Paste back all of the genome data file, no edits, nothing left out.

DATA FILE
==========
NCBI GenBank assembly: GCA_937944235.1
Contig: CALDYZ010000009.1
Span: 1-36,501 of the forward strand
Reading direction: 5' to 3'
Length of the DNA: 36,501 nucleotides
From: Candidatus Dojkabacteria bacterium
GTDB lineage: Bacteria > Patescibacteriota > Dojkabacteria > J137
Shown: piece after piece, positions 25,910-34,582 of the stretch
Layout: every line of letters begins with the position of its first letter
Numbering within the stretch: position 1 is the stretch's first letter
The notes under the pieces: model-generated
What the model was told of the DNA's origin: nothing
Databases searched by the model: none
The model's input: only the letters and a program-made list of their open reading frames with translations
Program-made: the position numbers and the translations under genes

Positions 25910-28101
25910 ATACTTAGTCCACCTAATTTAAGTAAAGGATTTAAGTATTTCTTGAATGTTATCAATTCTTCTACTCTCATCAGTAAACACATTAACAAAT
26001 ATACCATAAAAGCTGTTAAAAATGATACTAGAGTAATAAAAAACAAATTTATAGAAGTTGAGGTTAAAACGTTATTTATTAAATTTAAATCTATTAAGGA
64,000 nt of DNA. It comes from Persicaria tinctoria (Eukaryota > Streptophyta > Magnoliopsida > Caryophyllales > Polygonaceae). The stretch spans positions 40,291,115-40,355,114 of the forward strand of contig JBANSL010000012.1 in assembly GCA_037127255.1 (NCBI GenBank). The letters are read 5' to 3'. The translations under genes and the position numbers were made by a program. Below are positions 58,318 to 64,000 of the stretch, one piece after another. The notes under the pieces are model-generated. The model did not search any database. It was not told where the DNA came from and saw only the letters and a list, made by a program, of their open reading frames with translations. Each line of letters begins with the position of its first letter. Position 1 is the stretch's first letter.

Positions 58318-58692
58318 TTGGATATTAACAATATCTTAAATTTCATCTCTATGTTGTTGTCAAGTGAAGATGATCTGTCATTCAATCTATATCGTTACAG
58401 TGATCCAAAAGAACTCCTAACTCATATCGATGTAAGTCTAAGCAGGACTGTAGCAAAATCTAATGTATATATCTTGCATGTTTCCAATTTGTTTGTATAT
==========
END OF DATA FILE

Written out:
NCBI GenBank assembly: GCA_937944235.1
Contig: CALDYZ010000009.1
Span: 1-36,501 of the forward strand
Reading direction: 5' to 3'
Length of the DNA: 36,501 nucleotides
From: Candidatus Dojkabacteria bacterium
GTDB lineage: Bacteria > Patescibacteriota > Dojkabacteria > J137
Shown: piece after piece, positions 25,910-34,582 of the stretch
Layout: every line of letters begins with the position of its first letter
Numbering within the stretch: position 1 is the stretch's first letter
The notes under the pieces: model-generated
What the model was told of the DNA's origin: nothing
Databases searched by the model: none
The model's input: only the letters and a program-made list of their open reading frames with translations
Program-made: the position numbers and the translations under genes

Positions 25910-28101
25910 ATACTTAGTCCACCTAATTTAAGTAAAGGATTTAAGTATTTCTTGAATGTTATCAATTCTTCTACTCTCATCAGTAAACACATTAACAAAT
26001 ATACCATAAAAGCTGTTAAAAATGATACTAGAGTAATAAAAAACAAATTTATAGAAGTTGAGGTTAAAACGTTATTTATTAAATTTAAATCTATTAAGGA
64,000 nt of DNA. It comes from Persicaria tinctoria (Eukaryota > Streptophyta > Magnoliopsida > Caryophyllales > Polygonaceae). The stretch spans positions 40,291,115-40,355,114 of the forward strand of contig JBANSL010000012.1 in assembly GCA_037127255.1 (NCBI GenBank). The letters are read 5' to 3'. The translations under genes and the position numbers were made by a program. Below are positions 58,318 to 64,000 of the stretch, one piece after another. The notes under the pieces are model-generated. The model did not search any database. It was not told where the DNA came from and saw only the letters and a list, made by a program, of their open reading frames with translations. Each line of letters begins with the position of its first letter. Position 1 is the stretch's first letter.

Positions 58318-58692
58318 TTGGATATTAACAATATCTTAAATTTCATCTCTATGTTGTTGTCAAGTGAAGATGATCTGTCATTCAATCTATATCGTTACAG
58401 TGATCCAAAAGAACTCCTAACTCATATCGATGTAAGTCTAAGCAGGACTGTAGCAAAATCTAATGTATATATCTTGCATGTTTCCAATTTGTTTGTATAT